By Mandi Kimes
Last week, I attended the Eaux Claires Music Festival in Eau Claire, Wisconsin with six of my friends. Curated by Bon Iver's Justin Vernon and The National's Aaron Dessner, I soaked up some sun, sweat, and sweet tunes by the following artists on the first day of the festival.
(All photos captured by Freddie Paull.)
I wanted to check out The Lone Bellow live, because before I came to the festival, I listened to their music on Spotify and heard the perfect hybrid (which happen to be both my my stepmom's favorite bands): Kings of Leon and Mumford & Sons. Zach Williams, the lead singer, has the southern belting voice of Nathan Followill, while his band carries the vocal intensity and musical tightness of Mumford. For "Heaven Don't Call Me Home", Williams came down into the pit to conduct the audience in a choral "aah" part. Williams mentioned that Aaron Dessner helped produce their latest album, Then Came the Morning, which lead to Dessner approaching the stag with his guitar to provide accompaniment for one of their songs. For their last song, The Blind Boys of Alabama joined them onstage to sing harmonies on "Watch Over Us", to which the audience erupted into tears and applause.
Sturgill Simpson's set was met with talent across the board - his drummer kept with the speed of the chugging tempo of each song, his bassist walked up and down the bridge as if his fingers were burned against the stings, his guitarist had fingers that seamlessly danced across the strings, and Simpson's southern growl and ability to lead a band and a crowd was impression. The humidity took a toll on his guitar, as he mentioned to the crowd, "You gotta stop breathing on me, guys," as he continuously tuned his guitar in between songs.
The Staves approached the stage with grace as they grabbed their instruments and wasted no minute on belting out perfect, three-part harmony. Sisters Emily, Camilla, and Jessica possessed voices that intertwined and lead you to heavenly bliss, occasionally reaching outside of the range into the nasal cavity to produce louder notes. When they performed one of my favorites, "Wisely and Slow," they gathered around one microphone to sing the first verse a capella and using each other's voices as cues, then later jumping back onto their instruments with their band to sing "Brother---you may never know!". Since Justin Vernon produced their latest album, If I Was, they were challenged to stretch beyond their comfort and experiment more with their voices, and instrumentation, which they showed off in their set.
One of the most impressive sets of the day, in my opinion, was Spoon. As I had been listening to Spoon for years (instead of the previous artists who I only just recently started listening to), I was especially excited to hear what songs from their vast discography they would play. They started with an eruption of sound for "Rent I Pay," and immediately the crowd was engaging. Britt Daniel's energy was contagious as he moved across the stage and expressed his emotions perfectly across his face. His voice was just as crisp as the recordings, which was a relief. They played a bunch of my favorite hits, such as "The Underdog," "Don't You Evah," "The Way We Get By," "Do You," and "Cherry Bomb" (although they did not play "I Turn My Camera On"). Despite the overwhelming heat at this time of day, especially since by this time of day we were all pretty tired and waiting for the sun to go down, they never seemed exhausted. Spoon carried the energy for the full hour set. They were definitely a highlight.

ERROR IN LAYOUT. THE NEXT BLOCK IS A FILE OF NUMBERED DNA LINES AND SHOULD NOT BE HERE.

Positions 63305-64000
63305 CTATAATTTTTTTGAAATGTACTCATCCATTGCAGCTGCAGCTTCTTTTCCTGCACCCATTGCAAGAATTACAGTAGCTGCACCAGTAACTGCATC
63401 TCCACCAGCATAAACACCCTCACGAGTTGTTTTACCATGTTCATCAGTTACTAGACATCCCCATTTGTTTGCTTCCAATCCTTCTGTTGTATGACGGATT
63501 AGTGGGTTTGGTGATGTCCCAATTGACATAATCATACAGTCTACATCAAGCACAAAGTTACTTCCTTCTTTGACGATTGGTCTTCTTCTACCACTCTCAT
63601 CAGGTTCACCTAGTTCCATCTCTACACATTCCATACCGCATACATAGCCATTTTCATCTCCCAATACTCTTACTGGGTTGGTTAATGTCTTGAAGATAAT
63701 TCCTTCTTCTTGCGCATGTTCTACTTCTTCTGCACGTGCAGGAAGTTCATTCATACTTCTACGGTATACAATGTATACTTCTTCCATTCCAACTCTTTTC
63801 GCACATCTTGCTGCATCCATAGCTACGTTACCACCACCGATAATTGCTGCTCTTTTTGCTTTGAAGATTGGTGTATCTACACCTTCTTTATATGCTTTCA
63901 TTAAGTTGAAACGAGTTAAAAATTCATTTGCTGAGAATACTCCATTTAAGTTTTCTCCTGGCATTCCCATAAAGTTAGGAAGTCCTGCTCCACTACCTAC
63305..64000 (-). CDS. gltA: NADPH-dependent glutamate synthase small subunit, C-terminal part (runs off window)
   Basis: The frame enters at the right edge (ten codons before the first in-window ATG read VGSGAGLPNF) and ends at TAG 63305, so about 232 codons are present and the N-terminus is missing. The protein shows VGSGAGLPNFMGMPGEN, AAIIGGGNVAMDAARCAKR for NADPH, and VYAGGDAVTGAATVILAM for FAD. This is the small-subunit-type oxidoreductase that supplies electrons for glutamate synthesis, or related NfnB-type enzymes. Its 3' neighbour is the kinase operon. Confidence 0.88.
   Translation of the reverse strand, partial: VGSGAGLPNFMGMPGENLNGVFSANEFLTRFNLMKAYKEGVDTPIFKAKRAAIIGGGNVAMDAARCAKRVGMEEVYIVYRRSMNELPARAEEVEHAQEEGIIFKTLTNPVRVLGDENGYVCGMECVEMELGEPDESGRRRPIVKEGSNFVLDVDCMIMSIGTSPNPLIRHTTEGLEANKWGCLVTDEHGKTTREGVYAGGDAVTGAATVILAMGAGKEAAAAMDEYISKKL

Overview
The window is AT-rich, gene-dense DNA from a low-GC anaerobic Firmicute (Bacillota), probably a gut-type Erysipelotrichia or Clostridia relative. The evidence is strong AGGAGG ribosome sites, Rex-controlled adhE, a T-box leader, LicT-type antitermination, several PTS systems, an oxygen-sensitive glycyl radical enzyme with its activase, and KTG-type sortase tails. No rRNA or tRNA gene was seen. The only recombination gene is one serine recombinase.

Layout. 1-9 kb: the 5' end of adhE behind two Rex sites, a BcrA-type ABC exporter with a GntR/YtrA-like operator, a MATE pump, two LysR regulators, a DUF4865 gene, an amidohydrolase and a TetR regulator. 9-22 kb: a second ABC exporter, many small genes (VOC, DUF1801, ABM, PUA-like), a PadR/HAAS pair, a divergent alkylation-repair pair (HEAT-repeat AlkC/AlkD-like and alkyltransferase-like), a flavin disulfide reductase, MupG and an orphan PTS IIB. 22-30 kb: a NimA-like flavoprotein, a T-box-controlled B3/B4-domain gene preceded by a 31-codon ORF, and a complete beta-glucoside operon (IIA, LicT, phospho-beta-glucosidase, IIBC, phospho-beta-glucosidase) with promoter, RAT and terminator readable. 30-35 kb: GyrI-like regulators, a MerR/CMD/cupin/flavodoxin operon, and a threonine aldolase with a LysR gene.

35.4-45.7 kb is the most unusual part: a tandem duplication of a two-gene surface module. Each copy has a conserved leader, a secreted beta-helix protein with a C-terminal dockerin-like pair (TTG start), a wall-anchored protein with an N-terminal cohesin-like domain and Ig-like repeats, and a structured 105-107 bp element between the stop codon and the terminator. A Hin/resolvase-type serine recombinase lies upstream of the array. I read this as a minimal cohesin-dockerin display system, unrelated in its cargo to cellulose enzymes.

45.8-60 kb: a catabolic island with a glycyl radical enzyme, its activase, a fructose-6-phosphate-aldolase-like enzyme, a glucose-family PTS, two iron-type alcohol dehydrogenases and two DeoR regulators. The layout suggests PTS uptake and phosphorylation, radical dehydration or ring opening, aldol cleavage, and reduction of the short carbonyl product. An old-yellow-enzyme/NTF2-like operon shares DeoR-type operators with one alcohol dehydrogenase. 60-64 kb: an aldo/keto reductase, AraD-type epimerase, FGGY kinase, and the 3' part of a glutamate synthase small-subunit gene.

The Tallest Man on Earth, whom we previously featured on the blog, was surprising to see; not just because of the sheer talent that radiated off of him, but also his height: he's actually quite short. Don't get me wrong; I'm short. But he looked like he was maybe three inches taller than me. It was definitely comical given his stage name. However, his size seems to have suited him, as he ran across and jumped up and down across the stage throughout his entire set. He held his guitar like a machine gun: perpendicular to his body and strummed it with force, as if he was shooting a musical gun. He performed hits from his new album, Dark Bird is Home, as well as older works. And to be honest, his voice sounded much better live without that filter on his recorded vocals.
By the time The National had finished set up, the crowd had gather around the main stage in anticipation of the first half of this beautiful marriage. The lights dimmed and the Dessner brothers (Aaron and Bryce), as well as the Devendorf brothers (Scott and Bryan) hopped on stage as they whirred through their instruments, as a uniformly-clad Matt Berninger joined the stage and grabbed the microphone with his fists and wouldn't let go of the head of the microphone as he kissed it through the entire set with his low-baritone voice. The lights and fog draped the stage with ornate decorations that it added some spice to their already intense music. Sufjan Stevens joined the stage for a few songs, including providing hushed whispers behind Berninger's plea in the chorus of "I Need My Girl." During "Sorrow," which was famously performed for a six-hour art installation at MoMA, Ragnar Kjartansson, the curator of the project, jumped on stage (literally) to sing a verse while skipping across the stage waving a scarf, to which Berninger responded, "This is a sad song, what the fuck are you doing?" And as if the musical guests weren't enough, Justin Vernon joined the band for a few songs, and provided his famed-falsetto voice during "Slow Show". The last song of the set, "Vanderlyle Crybaby Geeks," was joined by Vernon and Stevens and they joined in a choir with both Dessners and Berninger.